Alexa Weik von Mossner
Alexa Weik von Mossner is Associate Professor of American Studies at the University of Klagenfurt in Austria. Her research explores contemporary environmental culture from a cognitive ecocritical perspective. She is the author of Cosmopolitan Minds: Literature, Emotion, and the Transnational Imagination (U of Texas P 2014) and Affective Ecologies: Empathy, Emotion, and Environmental Narrative (Ohio State UP 2017), the editor of Moving Environments (Wilfrid Laurier UP, 2014), and the co-editor of The Anticipation of Catastrophe (Winter 2014), Ethnic American Literatures and Critical Race Narratology (Routledge 2022), and Empirical Ecocriticism (U of Minnesota P, 2023). Her novel, Fragile (Elzwhere Press), was published in 2023.
(Un)sheltered Hope: The Reinvention of Home in Contemporary Solarpunk
The talk will focus on the representation of sustainable dwelling in solarpunk imaginaries across a range of media, among them literature, film, art, and architecture. Conceived as an antidote to the pervasive “doom and gloom” of dystopian and post-apocalyptic modes of speculative storytelling, solarpunk understands itself as a counterculture movement that emphasizes ingenuity, optimism, independence, and community, and which recognizes “science fiction as not just entertainment but as a form of activism.” Accordingly, it asks creators and audiences to be bold and radically hopeful in the face of tremendous ecological, political, and economic odds as they imagine utopian futures and try to bring them about. The talk interrogates what kinds of Home are possible and privileged under such conditions and how creators conceive of concepts such as belonging, hospitality, sustainability, embodiment, and identity in their utopian post-oil futures. In doing so, it engages critically with solarpunk’s narrative and visual strategies and explores its fuzzy boundaries with related genres such as hopepunk, Afrofuturism, and other forms of speculative climate fiction.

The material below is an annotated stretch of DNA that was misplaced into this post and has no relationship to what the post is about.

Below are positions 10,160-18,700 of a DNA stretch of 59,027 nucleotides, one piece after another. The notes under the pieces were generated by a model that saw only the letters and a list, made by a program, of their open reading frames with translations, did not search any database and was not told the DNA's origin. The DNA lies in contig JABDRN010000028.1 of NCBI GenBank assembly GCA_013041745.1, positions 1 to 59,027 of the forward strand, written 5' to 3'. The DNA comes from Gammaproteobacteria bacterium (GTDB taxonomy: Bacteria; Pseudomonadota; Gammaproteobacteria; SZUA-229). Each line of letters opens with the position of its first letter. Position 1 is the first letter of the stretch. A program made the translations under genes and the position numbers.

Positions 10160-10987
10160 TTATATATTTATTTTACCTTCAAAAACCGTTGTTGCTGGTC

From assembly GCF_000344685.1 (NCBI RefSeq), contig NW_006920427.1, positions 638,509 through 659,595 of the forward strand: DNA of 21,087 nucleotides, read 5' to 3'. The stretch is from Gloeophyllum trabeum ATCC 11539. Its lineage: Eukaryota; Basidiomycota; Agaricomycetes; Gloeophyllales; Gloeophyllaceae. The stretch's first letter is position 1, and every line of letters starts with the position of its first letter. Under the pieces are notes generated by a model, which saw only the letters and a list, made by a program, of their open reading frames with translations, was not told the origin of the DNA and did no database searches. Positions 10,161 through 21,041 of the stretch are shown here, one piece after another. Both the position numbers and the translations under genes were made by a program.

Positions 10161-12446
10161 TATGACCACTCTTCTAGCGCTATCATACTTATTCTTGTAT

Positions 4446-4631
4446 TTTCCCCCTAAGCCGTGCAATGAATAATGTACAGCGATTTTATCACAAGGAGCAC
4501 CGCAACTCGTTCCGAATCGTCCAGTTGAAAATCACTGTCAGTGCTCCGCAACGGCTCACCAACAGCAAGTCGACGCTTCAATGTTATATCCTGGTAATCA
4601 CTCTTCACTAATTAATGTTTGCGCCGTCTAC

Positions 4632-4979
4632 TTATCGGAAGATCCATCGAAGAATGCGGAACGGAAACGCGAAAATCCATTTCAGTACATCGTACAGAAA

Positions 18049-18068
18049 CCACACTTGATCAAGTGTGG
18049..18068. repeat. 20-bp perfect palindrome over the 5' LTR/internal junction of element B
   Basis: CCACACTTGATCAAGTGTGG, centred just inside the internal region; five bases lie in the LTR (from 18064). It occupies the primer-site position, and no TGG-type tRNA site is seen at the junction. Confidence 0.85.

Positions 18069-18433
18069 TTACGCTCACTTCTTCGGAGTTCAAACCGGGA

Keywords: Home; hope; speculative fiction; solarpunk; post-oil future